Sublime Fequencies has long sought out music not available to English-speaking audience by carefully curating music from local radio broadcasts, old 45s and crackling cassettes. Now the label has composed a third Algerian-focused collection, 1970s Algerian Folk And Pop (preceded by 1970s Algerian Proto-Rai Underground and Radio Algeria), which serves as somewhat of a companion piece to Proto-Rai Underground, as it focuses on the social history woven into song. Hicham Chadly, the Egyptian music scholar who compiled this collection, focuses on the music from a still newly independent Algeria, and takes a broad look at the music of the people.

The brothers Rachid and Fethi Baba Ahmed originally played in a rock ‘n’ roll band, the Vultures, in the ’60s before becoming Algeria’s premiere producers of raï, a unqiuely Algerian folk music. Here they’re featured twice, first with the distorted psychedelic guitar of Habit En Ich and again with the surfy Ana Ghrib. Along with Abranis’s jaunty Chenagh le Blues, these tracks best represent the western rock-influenced rock and pop on the compilation, however, it’s some of the folk tracks that really claw at the soul. Turn to the progressive folk of Djamel Allem and the the keys-and-mellotron ballad by Kri Kri, and the moods turn somber and haunting, with a lingering melancholy.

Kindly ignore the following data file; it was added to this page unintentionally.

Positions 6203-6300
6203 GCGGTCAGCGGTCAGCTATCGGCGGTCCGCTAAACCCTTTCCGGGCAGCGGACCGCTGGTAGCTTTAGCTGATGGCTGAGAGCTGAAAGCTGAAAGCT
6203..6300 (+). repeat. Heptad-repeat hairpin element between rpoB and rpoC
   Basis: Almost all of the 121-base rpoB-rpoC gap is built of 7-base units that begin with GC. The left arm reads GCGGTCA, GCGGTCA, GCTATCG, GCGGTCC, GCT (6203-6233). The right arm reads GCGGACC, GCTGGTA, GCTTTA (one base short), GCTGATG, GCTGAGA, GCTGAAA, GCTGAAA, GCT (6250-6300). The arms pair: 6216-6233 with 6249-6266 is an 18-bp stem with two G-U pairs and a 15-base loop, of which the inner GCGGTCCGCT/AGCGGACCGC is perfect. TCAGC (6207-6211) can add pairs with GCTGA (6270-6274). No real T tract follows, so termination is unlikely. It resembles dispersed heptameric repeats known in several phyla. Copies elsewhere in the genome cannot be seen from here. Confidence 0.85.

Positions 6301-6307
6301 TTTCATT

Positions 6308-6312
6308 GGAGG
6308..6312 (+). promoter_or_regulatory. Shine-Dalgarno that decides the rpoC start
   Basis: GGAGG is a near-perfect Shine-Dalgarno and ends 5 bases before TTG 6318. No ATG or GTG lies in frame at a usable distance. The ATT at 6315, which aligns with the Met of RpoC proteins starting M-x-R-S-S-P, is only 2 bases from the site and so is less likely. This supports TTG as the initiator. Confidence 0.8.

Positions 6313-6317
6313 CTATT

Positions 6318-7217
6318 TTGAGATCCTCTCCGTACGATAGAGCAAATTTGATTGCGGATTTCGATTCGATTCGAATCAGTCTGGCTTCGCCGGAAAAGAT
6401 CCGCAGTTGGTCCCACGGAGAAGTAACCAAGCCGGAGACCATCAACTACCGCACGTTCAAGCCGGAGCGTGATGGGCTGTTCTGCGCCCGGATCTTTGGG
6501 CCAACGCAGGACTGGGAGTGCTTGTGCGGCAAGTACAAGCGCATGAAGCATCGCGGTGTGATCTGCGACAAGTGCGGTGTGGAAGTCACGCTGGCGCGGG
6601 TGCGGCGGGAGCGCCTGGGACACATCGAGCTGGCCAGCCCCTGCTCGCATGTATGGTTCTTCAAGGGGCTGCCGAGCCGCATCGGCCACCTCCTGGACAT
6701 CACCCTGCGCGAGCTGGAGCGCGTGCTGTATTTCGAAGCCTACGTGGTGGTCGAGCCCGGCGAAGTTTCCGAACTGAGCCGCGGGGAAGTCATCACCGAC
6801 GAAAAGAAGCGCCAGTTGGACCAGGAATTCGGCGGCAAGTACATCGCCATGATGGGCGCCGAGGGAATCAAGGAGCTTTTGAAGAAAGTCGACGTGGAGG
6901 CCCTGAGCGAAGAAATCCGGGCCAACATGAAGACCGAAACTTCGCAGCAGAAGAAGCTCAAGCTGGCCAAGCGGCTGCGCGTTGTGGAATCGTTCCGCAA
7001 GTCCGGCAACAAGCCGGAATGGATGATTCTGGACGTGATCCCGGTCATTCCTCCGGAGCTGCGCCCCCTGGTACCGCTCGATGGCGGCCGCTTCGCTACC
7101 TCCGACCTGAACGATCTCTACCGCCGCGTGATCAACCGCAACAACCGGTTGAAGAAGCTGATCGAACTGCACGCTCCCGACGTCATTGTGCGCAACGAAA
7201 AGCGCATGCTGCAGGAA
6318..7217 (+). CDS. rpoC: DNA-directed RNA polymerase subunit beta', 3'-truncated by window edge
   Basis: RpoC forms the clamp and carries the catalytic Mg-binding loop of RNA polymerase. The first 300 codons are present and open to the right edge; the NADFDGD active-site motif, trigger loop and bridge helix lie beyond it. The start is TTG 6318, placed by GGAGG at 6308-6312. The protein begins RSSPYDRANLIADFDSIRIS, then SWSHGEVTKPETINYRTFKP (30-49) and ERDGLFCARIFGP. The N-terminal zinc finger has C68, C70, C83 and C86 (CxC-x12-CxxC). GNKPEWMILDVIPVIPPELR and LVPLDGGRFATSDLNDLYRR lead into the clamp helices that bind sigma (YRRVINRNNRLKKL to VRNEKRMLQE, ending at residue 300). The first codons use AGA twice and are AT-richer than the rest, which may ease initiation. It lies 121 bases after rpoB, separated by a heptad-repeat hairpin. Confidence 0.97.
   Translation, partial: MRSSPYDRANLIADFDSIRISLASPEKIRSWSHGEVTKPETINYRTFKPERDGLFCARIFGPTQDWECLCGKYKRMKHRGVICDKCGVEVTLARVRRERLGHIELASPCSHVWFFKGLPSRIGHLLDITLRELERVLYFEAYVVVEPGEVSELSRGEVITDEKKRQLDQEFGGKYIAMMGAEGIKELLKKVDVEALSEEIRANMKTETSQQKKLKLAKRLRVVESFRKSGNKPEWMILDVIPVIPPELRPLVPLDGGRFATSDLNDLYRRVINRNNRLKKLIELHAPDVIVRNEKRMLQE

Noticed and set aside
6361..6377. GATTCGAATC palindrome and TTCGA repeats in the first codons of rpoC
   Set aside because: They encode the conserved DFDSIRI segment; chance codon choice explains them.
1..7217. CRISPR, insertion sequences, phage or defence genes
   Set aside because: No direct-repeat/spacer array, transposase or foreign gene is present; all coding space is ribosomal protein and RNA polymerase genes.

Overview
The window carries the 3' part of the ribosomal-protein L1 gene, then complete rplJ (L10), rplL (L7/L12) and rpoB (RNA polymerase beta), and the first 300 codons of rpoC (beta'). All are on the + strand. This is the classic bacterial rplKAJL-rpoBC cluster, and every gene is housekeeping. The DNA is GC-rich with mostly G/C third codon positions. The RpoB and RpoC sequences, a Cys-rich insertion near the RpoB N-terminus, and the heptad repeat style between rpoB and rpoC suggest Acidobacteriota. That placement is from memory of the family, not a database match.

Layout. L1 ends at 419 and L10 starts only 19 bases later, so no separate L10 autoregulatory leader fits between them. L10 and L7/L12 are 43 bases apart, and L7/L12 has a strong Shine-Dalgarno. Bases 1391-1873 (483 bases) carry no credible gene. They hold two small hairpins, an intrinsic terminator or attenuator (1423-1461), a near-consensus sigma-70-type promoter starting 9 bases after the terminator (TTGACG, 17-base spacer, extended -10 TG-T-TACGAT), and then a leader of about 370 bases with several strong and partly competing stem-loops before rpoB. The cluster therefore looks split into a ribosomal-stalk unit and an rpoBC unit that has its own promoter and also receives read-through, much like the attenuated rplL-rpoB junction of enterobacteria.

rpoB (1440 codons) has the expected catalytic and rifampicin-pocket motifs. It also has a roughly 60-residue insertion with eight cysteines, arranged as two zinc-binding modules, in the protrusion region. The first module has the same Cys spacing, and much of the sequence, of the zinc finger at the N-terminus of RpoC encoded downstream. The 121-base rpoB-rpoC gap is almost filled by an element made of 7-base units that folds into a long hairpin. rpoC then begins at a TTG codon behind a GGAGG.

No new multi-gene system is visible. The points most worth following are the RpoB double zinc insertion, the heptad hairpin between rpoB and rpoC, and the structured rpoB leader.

The most well-known song here is peace activist and Algerian troubadour Idir’s 1976 single A Vava Inouva, a song tells the tale of an elderly Kabyle Berber woman spinning yarns by the fire on a snowy night. It was the first Algerian hit song on French radio; it was in fact a hit throughout Europe and has since been translated into seven languages. The fairytale described in the song (“Oh My Father” in English) is a Little Red Ridinghood-like tale where a monster impersonates a young girl to enter her father’s home. But the lyrics celebrated traditional Berber culture at a time when the Algerian government was depicting the Berber population as backwards.
In addition to being a lovely collection of melodies and songcraft as a ’70s Algerian hit primer, 1970s Algerian Folk And Pop provides both a diverse cross-section of music, but also a representation of the national psyche of the time.